The conditions of ODA also forced new attention to ‘fairness and equity’ across UKRI. As well as supporting the development of new guidelines around partnershipsethics and safeguarding, in recent years there has been increasing attention to the decolonisation of research, with some unprecedented examples of GCRF project leadership by academics from ODA-eligible countries. There has also been more recent attention to environmental as well as social justice with implications for monitoring the environmental footprint of research as a type of ‘grimpact’. Such principles sit in tension with the logic of innovation, which privileges rapid experimentation over slow and sustained engagement with contexts and development of trust-based relationships. While the former might support engagement with industry it excludes the participation of smaller civil society organisations who can’t afford the insecurity of ‘failing fast’.

  • From collaboration to team science

Interdisciplinarity is prized by both global challenge and innovation-oriented research. However, there is a distinct difference between the type of collaboration across research councils, professional sectors and national borders deemed essential by ODA-funding, and the American discourse of Team Science that is steadily gaining traction in the UK. Over time, the GCRF has matured from supporting collaboration in small project-based partnerships and encouraging institutional agreements to promoting more complex, multistakeholder collaboration through interdisciplinary hubs. Recognising the systemic nature of collaboration, agenda-setting committees and peer-review colleges have been opened up to academics from ODA-eligible countries and non-academic develop practitioners and partnerships have also been formed at the level of the funder, for example with the African Academy of Sciences. In contrast, the ‘team science’ vision of collaboration tends to be rooted in more autonomous units led by homegrown ‘visionary’ scientists. This has implications for conflicting approaches to researcher development and capacity building. While the more individualised model of expertise lends itself to the nurturing and/or exploitation of ‘talent’, ODA-funded research calls for recognition of distributed expertise across and promotion of distributed leadership across institutions, sectors and countries. This suggests the need for capacity strengthening initiatives at the level of research systems (such as those national systems identified by the Global Development Network’s Doing Research initiative as well as through trans-national systems such as those being natured by the African Academy of Sciences and the UNESCO Chair for Community-Based Research and Social Responsibility in Higher Education. Without attention to broader interdependent contexts, the capacity development of individuals and even institutions will always be limited,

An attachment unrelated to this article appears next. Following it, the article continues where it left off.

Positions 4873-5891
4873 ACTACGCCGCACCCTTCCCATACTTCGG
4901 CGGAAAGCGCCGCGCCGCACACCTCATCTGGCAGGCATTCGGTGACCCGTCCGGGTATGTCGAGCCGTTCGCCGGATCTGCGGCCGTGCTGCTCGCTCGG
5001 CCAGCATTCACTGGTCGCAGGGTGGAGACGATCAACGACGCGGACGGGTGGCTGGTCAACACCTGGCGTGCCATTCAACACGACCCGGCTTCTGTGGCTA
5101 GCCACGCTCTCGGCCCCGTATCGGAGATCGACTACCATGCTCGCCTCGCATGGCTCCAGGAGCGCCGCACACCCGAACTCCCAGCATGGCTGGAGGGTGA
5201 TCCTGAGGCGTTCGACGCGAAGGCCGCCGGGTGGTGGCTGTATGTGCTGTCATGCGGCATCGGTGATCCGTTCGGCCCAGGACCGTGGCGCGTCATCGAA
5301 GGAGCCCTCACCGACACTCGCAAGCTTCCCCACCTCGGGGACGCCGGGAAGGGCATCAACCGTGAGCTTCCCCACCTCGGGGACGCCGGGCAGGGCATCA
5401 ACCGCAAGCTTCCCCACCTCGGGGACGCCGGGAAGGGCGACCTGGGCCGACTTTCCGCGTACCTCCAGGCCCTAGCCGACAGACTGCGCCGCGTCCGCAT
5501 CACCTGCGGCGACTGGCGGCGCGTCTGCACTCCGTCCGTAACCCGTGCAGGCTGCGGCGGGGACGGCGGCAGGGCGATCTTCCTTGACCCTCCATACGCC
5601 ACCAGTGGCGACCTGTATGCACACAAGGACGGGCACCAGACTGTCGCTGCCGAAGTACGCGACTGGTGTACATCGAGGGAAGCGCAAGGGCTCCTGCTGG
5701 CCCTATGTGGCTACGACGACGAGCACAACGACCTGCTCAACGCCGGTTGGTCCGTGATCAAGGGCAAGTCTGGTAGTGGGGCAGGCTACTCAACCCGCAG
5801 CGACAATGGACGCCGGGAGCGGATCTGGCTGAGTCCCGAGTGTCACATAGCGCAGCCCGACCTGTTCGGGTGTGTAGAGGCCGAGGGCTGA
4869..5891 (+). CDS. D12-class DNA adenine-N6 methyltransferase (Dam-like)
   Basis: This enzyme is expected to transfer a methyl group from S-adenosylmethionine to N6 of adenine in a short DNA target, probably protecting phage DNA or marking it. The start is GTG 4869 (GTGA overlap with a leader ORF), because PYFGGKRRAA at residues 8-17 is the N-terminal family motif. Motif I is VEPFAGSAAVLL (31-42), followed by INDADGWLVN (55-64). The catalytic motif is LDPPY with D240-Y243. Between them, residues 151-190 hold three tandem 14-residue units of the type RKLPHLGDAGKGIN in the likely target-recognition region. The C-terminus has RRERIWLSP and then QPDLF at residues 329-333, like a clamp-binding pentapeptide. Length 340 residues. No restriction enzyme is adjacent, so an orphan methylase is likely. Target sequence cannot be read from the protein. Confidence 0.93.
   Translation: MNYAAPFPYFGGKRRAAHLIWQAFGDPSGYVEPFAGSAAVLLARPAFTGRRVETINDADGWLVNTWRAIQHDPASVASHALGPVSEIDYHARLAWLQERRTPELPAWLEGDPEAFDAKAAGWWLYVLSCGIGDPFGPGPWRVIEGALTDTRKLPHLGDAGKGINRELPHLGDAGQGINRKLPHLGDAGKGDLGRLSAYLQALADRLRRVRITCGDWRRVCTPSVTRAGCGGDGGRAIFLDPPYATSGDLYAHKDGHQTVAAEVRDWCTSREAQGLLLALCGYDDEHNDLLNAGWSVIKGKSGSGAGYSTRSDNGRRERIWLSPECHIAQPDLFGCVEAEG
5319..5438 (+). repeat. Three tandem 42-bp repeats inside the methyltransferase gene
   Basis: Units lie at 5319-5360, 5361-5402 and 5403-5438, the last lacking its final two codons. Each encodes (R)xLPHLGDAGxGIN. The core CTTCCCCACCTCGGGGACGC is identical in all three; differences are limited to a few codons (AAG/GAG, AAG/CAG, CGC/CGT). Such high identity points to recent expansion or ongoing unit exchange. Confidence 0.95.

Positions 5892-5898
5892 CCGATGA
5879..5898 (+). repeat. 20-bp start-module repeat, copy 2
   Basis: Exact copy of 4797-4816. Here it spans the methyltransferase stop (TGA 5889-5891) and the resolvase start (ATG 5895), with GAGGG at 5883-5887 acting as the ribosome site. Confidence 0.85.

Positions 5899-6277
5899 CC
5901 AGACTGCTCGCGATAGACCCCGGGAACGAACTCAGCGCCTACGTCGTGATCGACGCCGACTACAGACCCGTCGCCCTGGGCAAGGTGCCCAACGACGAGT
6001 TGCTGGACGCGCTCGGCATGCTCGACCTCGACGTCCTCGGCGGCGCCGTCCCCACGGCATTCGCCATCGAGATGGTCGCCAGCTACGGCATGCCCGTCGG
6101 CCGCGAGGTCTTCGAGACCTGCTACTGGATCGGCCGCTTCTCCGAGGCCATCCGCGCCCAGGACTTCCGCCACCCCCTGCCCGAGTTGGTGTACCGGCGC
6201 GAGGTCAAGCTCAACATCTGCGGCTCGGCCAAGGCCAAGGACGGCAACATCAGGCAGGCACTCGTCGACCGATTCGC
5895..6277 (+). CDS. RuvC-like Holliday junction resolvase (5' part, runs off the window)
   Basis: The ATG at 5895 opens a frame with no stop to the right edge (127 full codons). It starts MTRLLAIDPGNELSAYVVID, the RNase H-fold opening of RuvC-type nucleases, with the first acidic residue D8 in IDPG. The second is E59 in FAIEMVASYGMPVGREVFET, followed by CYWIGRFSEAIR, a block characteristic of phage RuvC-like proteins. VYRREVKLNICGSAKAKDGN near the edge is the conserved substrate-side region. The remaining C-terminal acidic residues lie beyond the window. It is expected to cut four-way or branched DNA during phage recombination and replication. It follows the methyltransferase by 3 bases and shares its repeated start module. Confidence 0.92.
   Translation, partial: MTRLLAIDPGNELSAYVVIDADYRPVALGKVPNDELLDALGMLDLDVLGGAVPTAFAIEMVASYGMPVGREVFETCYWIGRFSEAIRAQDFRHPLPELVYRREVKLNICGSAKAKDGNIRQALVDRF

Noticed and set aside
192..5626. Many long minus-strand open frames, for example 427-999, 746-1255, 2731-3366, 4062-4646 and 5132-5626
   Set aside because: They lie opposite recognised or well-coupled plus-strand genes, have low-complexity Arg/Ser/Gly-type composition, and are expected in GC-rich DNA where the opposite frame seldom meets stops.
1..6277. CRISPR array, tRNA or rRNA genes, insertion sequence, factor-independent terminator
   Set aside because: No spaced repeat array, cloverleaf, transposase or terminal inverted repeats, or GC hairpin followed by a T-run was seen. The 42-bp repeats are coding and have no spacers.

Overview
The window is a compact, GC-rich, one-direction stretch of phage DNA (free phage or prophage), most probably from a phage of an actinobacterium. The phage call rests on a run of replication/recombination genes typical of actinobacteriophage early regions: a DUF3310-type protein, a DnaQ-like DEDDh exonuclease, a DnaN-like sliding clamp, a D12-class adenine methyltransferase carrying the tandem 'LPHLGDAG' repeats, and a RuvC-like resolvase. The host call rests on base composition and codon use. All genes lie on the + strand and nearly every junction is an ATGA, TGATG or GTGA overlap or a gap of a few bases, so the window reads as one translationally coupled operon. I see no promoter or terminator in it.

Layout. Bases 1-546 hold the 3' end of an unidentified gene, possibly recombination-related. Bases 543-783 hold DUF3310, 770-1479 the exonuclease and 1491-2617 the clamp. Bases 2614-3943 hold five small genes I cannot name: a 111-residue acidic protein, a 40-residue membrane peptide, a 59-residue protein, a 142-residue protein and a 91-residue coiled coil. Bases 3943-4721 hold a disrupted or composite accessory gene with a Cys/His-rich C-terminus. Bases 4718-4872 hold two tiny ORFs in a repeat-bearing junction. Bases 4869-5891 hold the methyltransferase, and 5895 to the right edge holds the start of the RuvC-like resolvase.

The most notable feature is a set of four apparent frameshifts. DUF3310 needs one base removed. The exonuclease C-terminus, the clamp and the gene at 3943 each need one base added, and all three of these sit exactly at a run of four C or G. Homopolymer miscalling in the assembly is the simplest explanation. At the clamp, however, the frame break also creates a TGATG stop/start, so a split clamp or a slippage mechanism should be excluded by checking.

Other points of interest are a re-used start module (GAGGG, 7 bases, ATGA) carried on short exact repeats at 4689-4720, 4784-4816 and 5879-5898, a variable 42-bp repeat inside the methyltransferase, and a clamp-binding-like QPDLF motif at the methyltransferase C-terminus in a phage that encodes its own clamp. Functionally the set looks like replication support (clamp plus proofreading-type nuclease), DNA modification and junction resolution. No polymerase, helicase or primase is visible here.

As researchers lament the impact of cuts to ODA funding, it is important to remind ourselves that the trend has been underway for almost a decade. In fact, there is some irony that the GCRF itself was amongst the first steps in the journey to reallocate funds away from international development and into the domestic UK higher education sector. But at the same time, the conditions of ODA also enabled a level of scrutiny and advocacy that created space for more open, responsive, participatory, accountable and learning-oriented research policy and practice. The question we should be asking ourselves now is how such principles might be sustained when the conditions of ODA are no longer mandatory.